The film breathes exhilarating life into its tired premise, thanks to some dazzling action choreography, stylish visuals and–most importantly–a vintage anti-hero performance from Keanu Reeves.
They Meet Cute on a train in Austria. They start talking. There is a meeting of the minds (our most erotic organs) and they like each other. They're in their early 20s. He's an American with a Eurail pass, on his way to Vienna to catch a cheap flight home. She's French, a student at the Sorbonne, on her way back to Paris. They go to the buffet car, drink some coffee, keep talking, and he has this crazy idea: Why doesn't she get off the train with him in Vienna, and they can be together until he catches his plane? This sort of scenario has happened, I imagine, millions of times. It has rarely happened in a nicer, sweeter, more gentle way than in Richard Linklater's "Before Sunrise," which I could call a "Love Affair" for Generation X, except that Jesse and Celine stand outside their generation, and especially outside its boring insistence on being bored.
There is no hidden agenda in this movie. There will be no betrayals, melodrama, phony violence, or fancy choreography in sex scenes. It's mostly conversation, as they wander the city of Vienna from mid-afternoon until the following dawn. Nobody hassles them.
"Before Sunrise" is so much like real life - like a documentary with an invisible camera - that I found myself remembering real conversations I had experienced with more or less the same words.
You may remember him from "Dead Poets Society," "White Fang" or especially "Reality Bites," in which he played a character who is 180 degrees different from this one. She starred in Krzysztof Kieslowski's "White," as the wife who eventually regrets dumping her husband. Here she is ravishingly beautiful and, more important, warm and matter-of-fact, speaking English so well the screenplay has to explain it (she spent some time in the States).
What do they talk about? Nothing spectacular. Parents, death, former boyfriends and girlfriends, music, and the problem with reincarnation when there are more people alive now than in all previous times put together (if there is a finite number of souls, are we living in a period of a 5-to-1 split?). Linklater's dialogue is weirdly amusing, as when Jesse suggests they should think of their time together as a sort of "time travel," and envisions a future in which she is with her boring husband and wonders, "what would some of those guys be like that I knew when I was young," and wishes she could travel back in time to see - and so here she is, back in time, seeing.
A sexual attraction is obviously present between them, and Linklater handles it gently, with patience. There is a wonderful scene in the listening booth of a music store, where each one looks at the other, and then looks away, so as not to be caught. The way they do this - the timing, the slight embarrassment - is delicate and true to life. And I liked their first kiss, on the same ferris wheel used in "The Third Man," so much I didn't mind that they didn't know Orson Welles and Joseph Cotten had been there before them.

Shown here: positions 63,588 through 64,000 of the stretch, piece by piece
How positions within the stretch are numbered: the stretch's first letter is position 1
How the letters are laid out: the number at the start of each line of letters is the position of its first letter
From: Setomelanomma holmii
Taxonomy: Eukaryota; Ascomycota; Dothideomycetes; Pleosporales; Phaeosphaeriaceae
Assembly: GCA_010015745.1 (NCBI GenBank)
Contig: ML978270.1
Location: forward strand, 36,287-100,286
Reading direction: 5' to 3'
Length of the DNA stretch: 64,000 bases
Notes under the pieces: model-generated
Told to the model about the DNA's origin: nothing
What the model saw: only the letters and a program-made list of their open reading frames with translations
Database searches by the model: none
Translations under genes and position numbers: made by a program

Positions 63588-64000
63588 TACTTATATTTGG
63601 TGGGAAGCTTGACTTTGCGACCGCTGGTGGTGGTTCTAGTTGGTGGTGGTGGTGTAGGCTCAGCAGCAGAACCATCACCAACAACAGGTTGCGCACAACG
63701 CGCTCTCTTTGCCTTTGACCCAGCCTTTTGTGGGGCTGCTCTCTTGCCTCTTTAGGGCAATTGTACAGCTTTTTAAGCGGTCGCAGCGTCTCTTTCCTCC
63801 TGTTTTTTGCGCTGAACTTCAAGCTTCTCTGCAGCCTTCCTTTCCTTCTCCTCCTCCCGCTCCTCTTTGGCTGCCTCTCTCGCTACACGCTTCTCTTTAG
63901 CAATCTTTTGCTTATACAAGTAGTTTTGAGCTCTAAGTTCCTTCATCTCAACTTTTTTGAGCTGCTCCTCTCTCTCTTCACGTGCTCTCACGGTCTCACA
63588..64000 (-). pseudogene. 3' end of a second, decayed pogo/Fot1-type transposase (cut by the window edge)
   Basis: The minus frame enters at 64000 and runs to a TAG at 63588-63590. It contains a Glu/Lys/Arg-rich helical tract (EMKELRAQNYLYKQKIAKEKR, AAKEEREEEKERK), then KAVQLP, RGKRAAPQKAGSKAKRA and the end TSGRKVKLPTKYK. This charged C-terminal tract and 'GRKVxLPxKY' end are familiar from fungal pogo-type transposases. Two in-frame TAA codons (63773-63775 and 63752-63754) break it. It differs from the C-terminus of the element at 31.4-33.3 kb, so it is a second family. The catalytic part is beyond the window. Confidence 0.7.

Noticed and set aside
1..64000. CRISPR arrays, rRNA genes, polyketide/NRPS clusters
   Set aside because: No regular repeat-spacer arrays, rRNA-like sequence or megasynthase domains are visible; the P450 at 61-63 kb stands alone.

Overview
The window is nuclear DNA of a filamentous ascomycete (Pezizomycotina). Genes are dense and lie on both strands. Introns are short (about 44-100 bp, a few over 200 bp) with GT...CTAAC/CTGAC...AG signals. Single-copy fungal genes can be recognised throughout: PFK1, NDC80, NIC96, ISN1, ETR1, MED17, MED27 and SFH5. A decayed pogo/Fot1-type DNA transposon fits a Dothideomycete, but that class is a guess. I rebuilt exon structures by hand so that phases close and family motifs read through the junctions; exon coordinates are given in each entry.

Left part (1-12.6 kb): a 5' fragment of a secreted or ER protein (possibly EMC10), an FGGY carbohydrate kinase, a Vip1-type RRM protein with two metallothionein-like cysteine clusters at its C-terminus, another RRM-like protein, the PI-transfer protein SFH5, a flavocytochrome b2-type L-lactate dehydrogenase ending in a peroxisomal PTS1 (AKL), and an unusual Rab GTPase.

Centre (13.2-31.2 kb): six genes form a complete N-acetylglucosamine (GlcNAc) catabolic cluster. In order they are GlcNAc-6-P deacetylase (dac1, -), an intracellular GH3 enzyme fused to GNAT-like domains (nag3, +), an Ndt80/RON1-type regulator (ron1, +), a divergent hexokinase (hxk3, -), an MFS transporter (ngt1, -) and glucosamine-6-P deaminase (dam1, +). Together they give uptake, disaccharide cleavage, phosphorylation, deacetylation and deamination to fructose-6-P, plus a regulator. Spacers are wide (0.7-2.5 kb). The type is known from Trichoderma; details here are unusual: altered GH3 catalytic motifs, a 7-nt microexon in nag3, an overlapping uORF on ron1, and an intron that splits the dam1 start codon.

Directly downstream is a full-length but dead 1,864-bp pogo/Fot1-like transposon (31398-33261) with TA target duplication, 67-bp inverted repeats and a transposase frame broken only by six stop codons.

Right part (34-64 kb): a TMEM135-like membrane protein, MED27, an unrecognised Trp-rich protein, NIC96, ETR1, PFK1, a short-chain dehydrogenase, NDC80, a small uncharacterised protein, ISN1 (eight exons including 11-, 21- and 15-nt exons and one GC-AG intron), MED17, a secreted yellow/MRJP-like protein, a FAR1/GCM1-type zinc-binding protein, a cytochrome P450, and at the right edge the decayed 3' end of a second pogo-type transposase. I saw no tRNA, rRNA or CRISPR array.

The city of Vienna is presented as a series of meetings and not as a travelogue. They meet amateur actors, fortunetellers, street poets, friendly bartenders. They spend some time in a church at midnight. They drink wine in a park. They find a way to exchange personal information by holding imaginary phone calls with imaginary best friends. They talk about making love. There are good arguments for, and against.
This is Linklater's third film, after "Slacker' (1991) and "Dazed and Confused" (1993). He's onto something. He likes the way ordinary time unfolds for people, as they cross paths, start talking, share their thoughts and uncertain philosophies. His first movie, set in Austin, Texas, followed one character until he met a second, then the second until he met a third, and so on, eavesdropping on one life and conversation after another. The second film was a long night at the end of a high school year, as the students regarded their futures. Now there's "Before Sunrise," about two nice kids, literate, sensitive, tentative, intoxicated by the fact that their lives stretch out before them, filled with mystery and hope, and maybe love.
NOTE: The R rating for this film, based on a few four-letter words, is entirely unjustified. It is an ideal film for teenagers.
This message came to me from a reader named Peter Svensland. He and a fr...
An appreciation of "1941" and interview with Bob Gale.
An appreciation of filmmaker, writer and actor L.M. "Kit" Carson, a singular talent.
A review of Paul Thomas Anderson's "Inherent Vice" from the 2014 New York Film Festival.